The Government has set aside around Sh.20 billion in this year’s 2018/19 financial year to finance various projects geared towards enhancing food and nutrition security.
Presenting the FY 2018/19 Budget Statement on Wednesday afternoon to the August House, Treasury Cabinet Secretary (CS), Henry Rotich allocated a total of Sh.8.5 billion for ongoing irrigation projects to reduce the vulnerability to drought and put additional land under crop production.
The ongoing irrigation projects are in Bura and Mwea while the National Expanded Irrigation Programme and Smallholder Irrigation Programme are in Galana Kulalu, Turkana and micro irrigation in schools.
The severe drought that was experienced last year underscores the importance of the country’s reduction of reliance on rain fed agriculture
Rotich said the government would continue to further improve accessibility of fertilizer and crop insurance and has set aside Sh4.3 billion for subsidize fertilizer and Sh300 million to support crop insurance schemes so as to cushion farmers against climate related risks.
On subsidized fertilizer, I expect the Ministry of Agriculture to reform the supply chain systems and ensure better service to farmers with the ongoing registration of farmers, he emphasized.
Speaking on phone, the Chief Administration Officer (CAS) in the Agriculture and Irrigation Ministry, Andrew Tuimur confirmed that the ministry would next commence the recruitment of enumerators to be engaged in the farmers registration exercise.
Rotich also allocated Sh.300 million for fall army worm mitigation, after the Fall Armyworm which was first reported in Western Kenya by farmers in March 2017 affecting and destroying over 800, 000 hectares of crops mainly maize.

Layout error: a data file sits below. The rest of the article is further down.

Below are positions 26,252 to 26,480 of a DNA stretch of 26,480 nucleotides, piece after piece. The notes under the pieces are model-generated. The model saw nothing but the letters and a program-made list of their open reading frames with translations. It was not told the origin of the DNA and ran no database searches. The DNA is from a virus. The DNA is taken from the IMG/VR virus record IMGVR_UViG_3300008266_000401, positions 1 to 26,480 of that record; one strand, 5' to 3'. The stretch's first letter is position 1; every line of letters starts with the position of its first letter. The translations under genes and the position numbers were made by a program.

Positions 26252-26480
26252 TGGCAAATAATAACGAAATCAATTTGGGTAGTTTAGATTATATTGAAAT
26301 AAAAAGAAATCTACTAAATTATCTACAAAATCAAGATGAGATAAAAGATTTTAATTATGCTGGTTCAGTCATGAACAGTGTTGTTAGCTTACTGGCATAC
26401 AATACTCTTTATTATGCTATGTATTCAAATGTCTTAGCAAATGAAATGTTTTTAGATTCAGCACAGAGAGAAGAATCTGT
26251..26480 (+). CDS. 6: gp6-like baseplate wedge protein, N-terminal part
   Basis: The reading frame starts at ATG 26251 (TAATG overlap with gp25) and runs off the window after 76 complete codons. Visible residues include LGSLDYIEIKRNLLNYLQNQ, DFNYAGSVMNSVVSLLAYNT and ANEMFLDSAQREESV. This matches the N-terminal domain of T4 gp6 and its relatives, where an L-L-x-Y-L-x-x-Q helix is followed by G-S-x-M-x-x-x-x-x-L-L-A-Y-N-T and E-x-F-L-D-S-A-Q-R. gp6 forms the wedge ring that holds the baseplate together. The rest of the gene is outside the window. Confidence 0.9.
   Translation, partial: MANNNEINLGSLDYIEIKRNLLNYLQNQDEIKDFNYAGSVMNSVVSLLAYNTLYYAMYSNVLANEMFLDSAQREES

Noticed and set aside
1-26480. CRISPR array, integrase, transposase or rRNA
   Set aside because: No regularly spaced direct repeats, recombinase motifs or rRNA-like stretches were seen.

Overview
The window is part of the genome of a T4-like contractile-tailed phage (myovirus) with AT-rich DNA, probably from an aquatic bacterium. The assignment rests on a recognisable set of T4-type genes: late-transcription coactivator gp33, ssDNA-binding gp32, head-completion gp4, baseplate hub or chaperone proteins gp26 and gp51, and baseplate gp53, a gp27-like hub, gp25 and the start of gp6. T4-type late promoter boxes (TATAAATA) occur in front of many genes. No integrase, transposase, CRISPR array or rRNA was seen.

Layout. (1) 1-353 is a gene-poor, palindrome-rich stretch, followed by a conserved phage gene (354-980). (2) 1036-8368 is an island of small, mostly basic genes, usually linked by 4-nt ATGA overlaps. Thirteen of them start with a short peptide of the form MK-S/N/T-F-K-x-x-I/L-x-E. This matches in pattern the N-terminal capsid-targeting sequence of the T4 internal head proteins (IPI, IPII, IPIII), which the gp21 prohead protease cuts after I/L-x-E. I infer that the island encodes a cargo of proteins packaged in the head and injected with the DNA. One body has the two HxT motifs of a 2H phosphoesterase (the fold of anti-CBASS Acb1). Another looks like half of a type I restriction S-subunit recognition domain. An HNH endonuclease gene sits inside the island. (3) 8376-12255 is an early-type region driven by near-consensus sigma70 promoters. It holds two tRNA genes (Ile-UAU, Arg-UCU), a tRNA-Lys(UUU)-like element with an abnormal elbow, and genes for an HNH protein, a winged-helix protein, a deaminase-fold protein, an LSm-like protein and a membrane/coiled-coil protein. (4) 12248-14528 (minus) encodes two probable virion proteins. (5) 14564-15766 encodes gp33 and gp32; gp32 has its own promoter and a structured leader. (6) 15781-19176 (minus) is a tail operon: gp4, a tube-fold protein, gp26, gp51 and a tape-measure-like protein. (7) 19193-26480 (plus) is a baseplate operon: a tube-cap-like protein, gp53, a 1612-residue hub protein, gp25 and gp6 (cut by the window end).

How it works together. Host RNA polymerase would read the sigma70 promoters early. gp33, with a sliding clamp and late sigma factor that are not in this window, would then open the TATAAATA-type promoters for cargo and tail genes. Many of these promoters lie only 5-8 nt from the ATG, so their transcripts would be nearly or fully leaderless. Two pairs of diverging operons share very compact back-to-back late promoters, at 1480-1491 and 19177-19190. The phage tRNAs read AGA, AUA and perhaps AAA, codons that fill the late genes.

The CS went ahead and allocated Sh.2.0 billion to enhance food and nutrition security and modernize agriculture as well as S.4 billion for the strategic food reserves.
We will also support smallholder farmers by up scaling crop and livestock insurance and promoting use of appropriate farming techniques, in addition to availing affordable credit facilities, he said noting that S.9 billion would go to the Kenya Cereal Enhancement Programme, Sh0.5 billion for mechanization of agriculture, and Sh0.9 billion for crop diversification.
On Food and Nutrition Security, the CS said the government plans to grow enough food to feed people at affordable prices but said that achieving this would also require enhancing large-scale production by placing an additional 700,000 acres of land Public Private Partnership (PPP).
The government would further promote investments in post-harvest handling as well as adopting contract farming and other commercial off-taking arrangements, including supporting the development of agro hubs to serve as a link to farmers and markets.
Rotich explained that during last year’s budget speech, he proposed to exempt VAT materials for the construction of grain storage facilities to support safe storage of food and ensure sustained food security in the country.
In this budget, I propose to expand this exemption to include equipment used in the construction of the facilities in order to lower the cost of post-harvest storage and this will go a long way in supporting the food security pillar under The Big Four Plan, Rotich said.
While animal feeds were exempt from VAT, the CS said some of the raw materials used in their manufacture were taxable and this treatment has led to high prices of animal feeds.
In order to make animal feeds affordable to farmers and attract more manufacturers to invest in the sector, the CS proposed to exempt the raw materials from VAT.
During the budget reading that took around two hours, Rotich said the country has come a long way since 2013 as there were numerous constrains to economic growth and the challenge of rolling out the devolved system of government but noted that the new designed and implementation of an economic transformation plan under the big four agenda would deliver results to Kenyans.
Source: Kenya News Agency